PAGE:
Guidance for Vounteers

Coleridge Community Forum

This document is a briefing for volunteers in Coleridge ward. It is an adaptation of a similar briefing document developed in Cherry Hinton. The Neighbourhood Associations of Rustat, Lichfield and Birdwood Roads contributed as did Ann Hislop and Shula Ramon. 

Guidance for volunteers

Many thanks for helping out in Coleridge during the Coronavirus outbreak. Many people will need help who are not used to thinking about themselves as in need of help. Others will be very used to having help and/or are in real hardship. In Coleridge we have undertaken to do shopping for people who need it, to run local errands, and to be a listener for people who are isolated and lonely.

From a logistical point of view, your area co-ordinator will contact you with a prospective “job” to do for a resident, then if you take it on, you will be given the details and a Ticket No.

When you have finished a job, you are asked to promptly email with the subject ‘DONE’ and the ticket number. If you and the helpee have agreed ongoing assistance, please include a note to that effect.

This guidance is about keeping you safe and well while delivering essential shopping items/running errands

Hand hygiene

  • Wash hands with soap before going shopping. You may choose to wear protective gloves if you have them, but the most important thing is to wash your hands.
  • Wash hands before and after delivering.

Safe delivery

  • If you can, place food into a cardboard box rather than bag – this harbours the virus for a shorter time (see below).
  • Leave box or bag outside the door.
  • Let recipient know it is there.
  • Ring bell and step back a safe distance (at least 6 feet/2 metres) to have a quick exchange. Or ring them to let them know food has arrived.

Safe handling on receipt of goods

  • Advise recipient to wipe down each item with soapy/bleachy water solution with a cloth which is then disinfected in washing machine or bleach solution. 
  • Wash their hands thoroughly with soap afterwards.
  • The box or bag should remain outside or in an unused room until their ‘virus free’ date (see table below – information verified by a study published in the New England Journal of Medicine in March 2020).

Handling Money (don’t forget to wash your hands or wear gloves when handling cash)

Ways to Pay

  • The requester pays in advance over the telephone. For instance, the requester can buy a gift card by calling Co-op (0800 29 4592), this card can then be used by the Volunteer to pay for shopping and this will be recorded on the card, all receipts kept and given to the requester.
  • Bank transfer from requester to volunteer.
  • The Square app, which allows one to take payments using a smartphone ( Please do not take the requester’s card and do not accept their PIN number.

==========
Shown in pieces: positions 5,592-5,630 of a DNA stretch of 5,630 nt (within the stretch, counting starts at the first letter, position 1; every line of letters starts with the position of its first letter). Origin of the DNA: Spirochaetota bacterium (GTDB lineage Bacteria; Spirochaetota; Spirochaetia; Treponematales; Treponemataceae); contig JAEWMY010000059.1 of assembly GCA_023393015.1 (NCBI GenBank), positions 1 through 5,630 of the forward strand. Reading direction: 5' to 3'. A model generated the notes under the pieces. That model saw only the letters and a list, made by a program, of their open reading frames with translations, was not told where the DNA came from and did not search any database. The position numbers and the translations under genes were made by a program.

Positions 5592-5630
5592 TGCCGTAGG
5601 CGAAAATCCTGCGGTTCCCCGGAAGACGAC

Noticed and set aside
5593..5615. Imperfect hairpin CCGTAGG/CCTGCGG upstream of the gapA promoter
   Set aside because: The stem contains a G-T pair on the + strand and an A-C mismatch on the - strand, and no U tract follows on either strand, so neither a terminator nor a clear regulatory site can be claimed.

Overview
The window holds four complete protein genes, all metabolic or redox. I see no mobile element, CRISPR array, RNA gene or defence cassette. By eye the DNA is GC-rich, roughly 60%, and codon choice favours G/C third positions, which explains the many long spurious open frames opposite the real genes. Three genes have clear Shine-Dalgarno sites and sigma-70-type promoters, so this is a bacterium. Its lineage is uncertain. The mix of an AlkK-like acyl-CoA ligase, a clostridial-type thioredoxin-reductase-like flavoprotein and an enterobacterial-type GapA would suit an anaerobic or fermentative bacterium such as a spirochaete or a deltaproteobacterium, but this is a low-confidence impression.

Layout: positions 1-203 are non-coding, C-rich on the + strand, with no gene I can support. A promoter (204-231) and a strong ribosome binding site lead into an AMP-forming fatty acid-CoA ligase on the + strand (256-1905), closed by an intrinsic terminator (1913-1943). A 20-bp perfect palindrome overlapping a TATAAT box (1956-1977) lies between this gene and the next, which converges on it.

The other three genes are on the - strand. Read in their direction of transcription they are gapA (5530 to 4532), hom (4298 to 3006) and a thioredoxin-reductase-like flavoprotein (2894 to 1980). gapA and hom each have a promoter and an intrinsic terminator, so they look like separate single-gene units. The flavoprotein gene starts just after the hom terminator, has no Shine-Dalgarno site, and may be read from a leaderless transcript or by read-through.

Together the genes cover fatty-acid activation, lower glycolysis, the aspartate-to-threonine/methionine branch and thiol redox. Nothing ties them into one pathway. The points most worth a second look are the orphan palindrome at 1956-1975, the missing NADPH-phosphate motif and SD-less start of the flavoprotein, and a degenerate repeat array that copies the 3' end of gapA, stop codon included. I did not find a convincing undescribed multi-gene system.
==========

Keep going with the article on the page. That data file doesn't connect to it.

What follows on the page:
• The requester pays CCA and CCA reimburse the volunteer. The volunteer should submit a copy of the receipt, the job number, and their bank details to Cllr Rosy Moore ( or Sue Dennis (, who arrange volunteer reimbursement. The requester reimburses CCA by paying the same amount via bank transfer (or cheque) to Romsey Mill Trust Ltd (sort code: 40-52-40, account number: 00030789), with both “Coleridge” and the job number as a reference.
  • As a last resort, cash or cheque. Please be mindful of the fact that this poses a potential risk of contamination, be gloved, and touch as little as possible.
  • If requester and volunteer have already set up a system that is safe and they are happy with then this is acceptable as well.


  • When shopping, always make sure to get receipts to give to the requester.
  • If someone has no means to pay at all, either because they are suffering hardship or because they can’t use any of the above means, please contact the person who gave you the job – usually your area co-ordinator – or CCA generally (see below). You must not go to the bank with someone’s card to obtain cash.

If you have any concerns about payment issues or anything else, please don’t hesitate to contact either the person who gave you the job, or CCA directly, by emailing or calling (01223) 641 021.


We must safeguard helpers and those being helped in these difficult times. Please read the following and adhere to these guidelines: 

  • If you feel unsafe at all, withdraw. Your safety is a priority.
  • If you think someone is in immediate danger ring 999.
  • If you think someone needs more help than you can give as a volunteer, ring your volunteer co-ordinator to discuss. They will ring adult social care on 0345 0455202 or email
  • If you are worried about what you have seen or heard and need to offload, contact your volunteer coordinator or Ann Hislop (Radegund area): or M: 07773 119050. Please leave your name and a contact phone number and/or e-mail. Ann will check e-mails and ansaphone messages daily and get back to you asap.
  • An alternative contact in case you need a sounding board is Shula Ramon (Radegund area). Please leave messages at or phone her on 01223 563971.


If you are offering to help people by listening to their concerns, please see attached sheet (Appendix 1) on Supportive Conversations.